What is Ranging? Direct and Indirect Ranging
The process of fixing or establishing intermediate points to facilitate measurement of the survey lines are called as Ranging. The intermediate points are located by means of ranging rodes, offset rods and ranging poles.
Ranging Out Survey Lines
While measuring the survey lines, the chain or the tape has to be stretched along the survey line along that joins two terminal stations. When the line to be measured has a smaller length compared to the chain, then the measurement goes smooth. If the length of the line is greater, the survey lines have to be divided by certain intermediate points, before conducting the chaining process. This process is called ranging.
The process of ranging can be done by two methods:
- Direct Ranging
- Indirect Ranging
1. Direct Ranging
Direct ranging is the ranging conducted when the intermediate points are intervisible. Direct ranging can be performed by eye or with the help of an eye instrument.
Ranging by Eye
As shown in figure-1 below, let A and B are the two intervisible points at the ends of the survey line. The surveyor stands with a ranging rod at the point A by keeping the ranging rod at the point B. The ranging rod is held at about half metre length.
The assistant then takes the ranging rod and establishes at a point in between AB, almost in line with AB. This is fixed at a distance not greater than one chain length from point A.
The surveyor can give signals to the assistant to move traverse till the rod is in line with A and B. In this way, other intermediate points are determined.
Ranging by Line Ranger
The figure-2 below shows a line ranger that has either two plane mirror arrangement or two isosceles prisms that are placed one over the other. The diagonals of the prism are arranged and silvered such that they reflect incident rays.
In order to handle the instrument in hand a handle with hook is provided. The hook is to enable a plumb- bob to help transfer the point to the ground.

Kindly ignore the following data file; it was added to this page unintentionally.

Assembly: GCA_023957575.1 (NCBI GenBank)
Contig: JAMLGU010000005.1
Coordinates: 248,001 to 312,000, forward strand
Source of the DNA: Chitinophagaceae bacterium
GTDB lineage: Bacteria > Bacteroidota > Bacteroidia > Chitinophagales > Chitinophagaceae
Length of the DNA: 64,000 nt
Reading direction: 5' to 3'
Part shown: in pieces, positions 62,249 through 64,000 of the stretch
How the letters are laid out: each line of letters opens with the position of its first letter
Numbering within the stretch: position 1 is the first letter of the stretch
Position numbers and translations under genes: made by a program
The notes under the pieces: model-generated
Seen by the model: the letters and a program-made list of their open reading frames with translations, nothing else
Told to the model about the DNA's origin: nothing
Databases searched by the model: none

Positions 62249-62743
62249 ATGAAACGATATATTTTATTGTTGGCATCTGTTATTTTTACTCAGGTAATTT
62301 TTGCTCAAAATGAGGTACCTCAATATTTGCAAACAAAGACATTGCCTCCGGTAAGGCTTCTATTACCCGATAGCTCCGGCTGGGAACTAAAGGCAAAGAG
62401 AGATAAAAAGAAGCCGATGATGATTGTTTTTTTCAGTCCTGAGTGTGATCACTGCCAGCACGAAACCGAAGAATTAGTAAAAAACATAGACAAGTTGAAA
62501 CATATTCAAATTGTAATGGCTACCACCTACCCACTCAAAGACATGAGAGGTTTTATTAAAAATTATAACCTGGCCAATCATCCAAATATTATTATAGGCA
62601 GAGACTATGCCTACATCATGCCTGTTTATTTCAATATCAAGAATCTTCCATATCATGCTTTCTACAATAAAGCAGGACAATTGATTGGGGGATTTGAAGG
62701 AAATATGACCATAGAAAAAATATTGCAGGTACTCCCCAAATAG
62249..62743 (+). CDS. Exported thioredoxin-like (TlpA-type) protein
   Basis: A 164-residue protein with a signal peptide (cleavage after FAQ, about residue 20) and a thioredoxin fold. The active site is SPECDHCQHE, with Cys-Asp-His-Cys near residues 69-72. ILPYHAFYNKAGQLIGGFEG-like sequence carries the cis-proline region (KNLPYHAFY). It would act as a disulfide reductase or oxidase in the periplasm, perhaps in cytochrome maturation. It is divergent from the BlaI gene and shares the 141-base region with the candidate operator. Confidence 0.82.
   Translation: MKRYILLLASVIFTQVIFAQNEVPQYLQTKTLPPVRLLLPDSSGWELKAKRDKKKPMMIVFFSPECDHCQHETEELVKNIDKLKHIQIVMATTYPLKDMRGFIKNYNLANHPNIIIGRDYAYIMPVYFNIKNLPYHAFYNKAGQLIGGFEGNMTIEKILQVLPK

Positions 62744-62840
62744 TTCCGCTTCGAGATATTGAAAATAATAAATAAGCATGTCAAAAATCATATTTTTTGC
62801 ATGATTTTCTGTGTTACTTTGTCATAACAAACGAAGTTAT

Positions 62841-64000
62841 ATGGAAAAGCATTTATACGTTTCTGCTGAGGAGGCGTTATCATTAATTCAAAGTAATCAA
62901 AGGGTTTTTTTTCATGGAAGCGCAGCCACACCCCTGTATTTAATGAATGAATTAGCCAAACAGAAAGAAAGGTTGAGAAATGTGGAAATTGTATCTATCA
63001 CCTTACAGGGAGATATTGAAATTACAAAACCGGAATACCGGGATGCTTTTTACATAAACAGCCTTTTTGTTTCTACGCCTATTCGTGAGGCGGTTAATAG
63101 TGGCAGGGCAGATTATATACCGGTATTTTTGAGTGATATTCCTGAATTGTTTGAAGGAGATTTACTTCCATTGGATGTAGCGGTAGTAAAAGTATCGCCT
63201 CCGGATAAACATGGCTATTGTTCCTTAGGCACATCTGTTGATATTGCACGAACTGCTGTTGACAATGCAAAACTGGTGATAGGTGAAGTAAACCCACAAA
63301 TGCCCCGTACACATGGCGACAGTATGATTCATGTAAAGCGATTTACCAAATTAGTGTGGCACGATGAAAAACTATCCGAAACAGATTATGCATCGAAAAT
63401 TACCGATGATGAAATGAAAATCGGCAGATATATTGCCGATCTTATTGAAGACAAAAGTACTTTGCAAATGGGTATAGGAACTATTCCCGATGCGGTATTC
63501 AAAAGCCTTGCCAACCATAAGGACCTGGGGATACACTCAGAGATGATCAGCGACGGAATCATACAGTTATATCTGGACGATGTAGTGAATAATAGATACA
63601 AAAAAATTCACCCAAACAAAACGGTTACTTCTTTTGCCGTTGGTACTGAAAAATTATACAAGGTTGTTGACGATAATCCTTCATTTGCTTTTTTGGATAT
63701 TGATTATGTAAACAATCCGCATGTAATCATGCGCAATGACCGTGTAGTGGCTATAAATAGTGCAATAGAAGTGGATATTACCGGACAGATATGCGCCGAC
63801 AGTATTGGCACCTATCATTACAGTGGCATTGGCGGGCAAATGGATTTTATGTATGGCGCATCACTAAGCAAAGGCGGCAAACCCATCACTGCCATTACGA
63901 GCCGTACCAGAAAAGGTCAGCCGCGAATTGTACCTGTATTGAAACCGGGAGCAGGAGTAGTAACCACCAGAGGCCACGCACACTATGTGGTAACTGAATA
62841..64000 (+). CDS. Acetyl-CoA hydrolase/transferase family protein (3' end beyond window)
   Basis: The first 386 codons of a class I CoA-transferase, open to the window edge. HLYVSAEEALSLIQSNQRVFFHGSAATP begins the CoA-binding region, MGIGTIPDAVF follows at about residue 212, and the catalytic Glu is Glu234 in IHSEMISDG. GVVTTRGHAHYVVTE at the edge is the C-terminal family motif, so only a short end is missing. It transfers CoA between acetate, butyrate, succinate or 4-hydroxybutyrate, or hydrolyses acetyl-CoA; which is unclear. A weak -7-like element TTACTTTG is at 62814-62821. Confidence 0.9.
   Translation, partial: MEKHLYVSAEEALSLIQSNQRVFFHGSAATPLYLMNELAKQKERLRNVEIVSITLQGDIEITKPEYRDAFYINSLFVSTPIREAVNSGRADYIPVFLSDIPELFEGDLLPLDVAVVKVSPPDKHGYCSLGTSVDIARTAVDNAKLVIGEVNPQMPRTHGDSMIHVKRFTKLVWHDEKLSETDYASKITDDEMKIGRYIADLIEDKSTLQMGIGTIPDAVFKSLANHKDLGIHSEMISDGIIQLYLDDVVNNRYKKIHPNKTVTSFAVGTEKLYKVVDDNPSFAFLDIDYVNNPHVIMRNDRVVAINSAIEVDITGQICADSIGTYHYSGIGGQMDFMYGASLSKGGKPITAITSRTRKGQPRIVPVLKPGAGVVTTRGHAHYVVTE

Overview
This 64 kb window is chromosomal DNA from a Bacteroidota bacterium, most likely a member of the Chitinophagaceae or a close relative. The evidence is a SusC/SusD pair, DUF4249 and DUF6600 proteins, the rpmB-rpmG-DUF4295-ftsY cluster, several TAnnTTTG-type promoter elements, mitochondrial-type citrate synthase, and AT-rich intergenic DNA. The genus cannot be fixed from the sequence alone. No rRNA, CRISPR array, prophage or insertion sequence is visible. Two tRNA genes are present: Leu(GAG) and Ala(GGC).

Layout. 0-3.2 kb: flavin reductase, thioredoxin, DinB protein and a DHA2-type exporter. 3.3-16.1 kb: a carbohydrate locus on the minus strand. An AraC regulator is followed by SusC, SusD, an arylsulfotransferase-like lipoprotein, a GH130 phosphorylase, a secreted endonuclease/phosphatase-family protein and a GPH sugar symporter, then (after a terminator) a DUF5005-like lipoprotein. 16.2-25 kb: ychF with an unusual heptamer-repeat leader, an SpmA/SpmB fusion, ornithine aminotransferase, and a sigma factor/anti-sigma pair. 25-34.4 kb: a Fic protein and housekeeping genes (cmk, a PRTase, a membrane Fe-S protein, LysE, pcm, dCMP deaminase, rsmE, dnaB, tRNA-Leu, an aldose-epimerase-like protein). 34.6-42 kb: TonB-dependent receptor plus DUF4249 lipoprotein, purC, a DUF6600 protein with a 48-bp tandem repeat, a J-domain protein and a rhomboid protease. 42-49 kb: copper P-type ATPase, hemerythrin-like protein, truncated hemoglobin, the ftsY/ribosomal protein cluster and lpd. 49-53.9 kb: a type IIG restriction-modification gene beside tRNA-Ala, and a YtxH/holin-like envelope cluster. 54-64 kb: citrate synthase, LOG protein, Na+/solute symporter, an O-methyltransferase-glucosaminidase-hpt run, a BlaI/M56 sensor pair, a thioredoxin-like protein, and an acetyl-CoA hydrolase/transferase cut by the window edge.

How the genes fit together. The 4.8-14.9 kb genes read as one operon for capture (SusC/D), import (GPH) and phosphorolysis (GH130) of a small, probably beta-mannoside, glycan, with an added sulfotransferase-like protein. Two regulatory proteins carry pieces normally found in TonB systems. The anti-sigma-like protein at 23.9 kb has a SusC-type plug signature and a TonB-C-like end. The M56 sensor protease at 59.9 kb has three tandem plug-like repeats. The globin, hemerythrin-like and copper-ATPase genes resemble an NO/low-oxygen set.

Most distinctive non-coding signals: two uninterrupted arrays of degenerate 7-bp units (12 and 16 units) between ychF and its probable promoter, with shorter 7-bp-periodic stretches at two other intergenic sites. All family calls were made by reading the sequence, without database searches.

In order to range the point ‘P’, initially two rods are fixed at points A and B. By eye judgment, the surveyor holds the ranging rod at P almost in line with AB.
The lower prism abc receives the rays coming from A which is then reflected by the diagonal ac towards the observer. The upper prism dbc receives the rays from B which is then reflected by the diagonal bd towards the observer. Hence the observer can see the images of the ranging rods A and B, which might not be in the same vertical line as shown in figure-2(c).
The surveyor moves the instrument till the two images come in the same vertical line as shown in figure-2(d). With the help of a plumb bob, the point P is then transferred to the ground. This instrument can be used to locate the intermediate points without going to the other end of the survey line. This method only requires one person to hold the line ranger.
2. Indirect Ranging
Indirect ranging is employed when the two points are not intervisible or the two points are at a long distance. This may be due to some kind of intervention between the two points. In this case, the following procedure is followed.
As shown in figure-3, two intermediate points are located M1 and N1 very near to chain line by judgment such that from M1, both N1 and B are visible & from N1 both M1 and A are visible.
At M1 and N1 two surveyors stay with ranging rods. The person standing at M1 directs the person at N1 to move to a new position N2 as shown in the figure. N2 must be inline with M1B.
Next, a person at N2 directs the person at M1 to move to a position M2 such that it is inline with N2A. Hence, the two persons are in points are M2 and N2.
The process is repeated until the points M and N are in the survey line AB. Finally, it reaches a situation where the person standing at M finds the person standing at N in line with NA and vice versa. Once M and N are fixed, other points are fixed by direct ranging.